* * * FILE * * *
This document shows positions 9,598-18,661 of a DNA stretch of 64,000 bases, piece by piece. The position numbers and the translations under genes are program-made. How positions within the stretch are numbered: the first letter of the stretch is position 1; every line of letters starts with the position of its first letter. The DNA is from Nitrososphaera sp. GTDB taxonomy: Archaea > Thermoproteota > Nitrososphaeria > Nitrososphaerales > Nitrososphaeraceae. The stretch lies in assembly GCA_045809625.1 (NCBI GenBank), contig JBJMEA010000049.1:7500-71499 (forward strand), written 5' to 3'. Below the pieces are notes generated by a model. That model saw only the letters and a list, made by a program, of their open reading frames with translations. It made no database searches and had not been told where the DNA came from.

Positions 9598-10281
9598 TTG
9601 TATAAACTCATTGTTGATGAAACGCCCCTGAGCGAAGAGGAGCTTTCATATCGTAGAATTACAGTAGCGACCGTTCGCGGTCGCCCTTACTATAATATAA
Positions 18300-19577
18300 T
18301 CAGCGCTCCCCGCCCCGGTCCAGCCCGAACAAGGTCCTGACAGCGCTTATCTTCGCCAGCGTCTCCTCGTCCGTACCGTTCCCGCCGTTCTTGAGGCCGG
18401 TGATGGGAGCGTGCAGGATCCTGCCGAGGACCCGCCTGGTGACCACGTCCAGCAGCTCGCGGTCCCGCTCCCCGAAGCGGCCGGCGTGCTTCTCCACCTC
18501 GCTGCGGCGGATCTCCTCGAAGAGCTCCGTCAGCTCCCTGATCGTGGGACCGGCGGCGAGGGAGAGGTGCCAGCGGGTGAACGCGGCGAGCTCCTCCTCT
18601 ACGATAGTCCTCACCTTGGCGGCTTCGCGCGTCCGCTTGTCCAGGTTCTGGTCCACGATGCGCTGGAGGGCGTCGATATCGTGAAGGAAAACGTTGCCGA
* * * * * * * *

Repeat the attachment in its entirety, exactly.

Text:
This document shows positions 9,598-18,661 of a DNA stretch of 64,000 bases, piece by piece. The position numbers and the translations under genes are program-made. How positions within the stretch are numbered: the first letter of the stretch is position 1; every line of letters starts with the position of its first letter. The DNA is from Nitrososphaera sp. GTDB taxonomy: Archaea > Thermoproteota > Nitrososphaeria > Nitrososphaerales > Nitrososphaeraceae. The stretch lies in assembly GCA_045809625.1 (NCBI GenBank), contig JBJMEA010000049.1:7500-71499 (forward strand), written 5' to 3'. Below the pieces are notes generated by a model. That model saw only the letters and a list, made by a program, of their open reading frames with translations. It made no database searches and had not been told where the DNA came from.

Positions 9598-10281
9598 TTG
9601 TATAAACTCATTGTTGATGAAACGCCCCTGAGCGAAGAGGAGCTTTCATATCGTAGAATTACAGTAGCGACCGTTCGCGGTCGCCCTTACTATAATATAA
Positions 18300-19577
18300 T
18301 CAGCGCTCCCCGCCCCGGTCCAGCCCGAACAAGGTCCTGACAGCGCTTATCTTCGCCAGCGTCTCCTCGTCCGTACCGTTCCCGCCGTTCTTGAGGCCGG
18401 TGATGGGAGCGTGCAGGATCCTGCCGAGGACCCGCCTGGTGACCACGTCCAGCAGCTCGCGGTCCCGCTCCCCGAAGCGGCCGGCGTGCTTCTCCACCTC
18501 GCTGCGGCGGATCTCCTCGAAGAGCTCCGTCAGCTCCCTGATCGTGGGACCGGCGGCGAGGGAGAGGTGCCAGCGGGTGAACGCGGCGAGCTCCTCCTCT
18601 ACGATAGTCCTCACCTTGGCGGCTTCGCGCGTCCGCTTGTCCAGGTTCTGGTCCACGATGCGCTGGAGGGCGTCGATATCGTGAAGGAAAACGTTGCCGA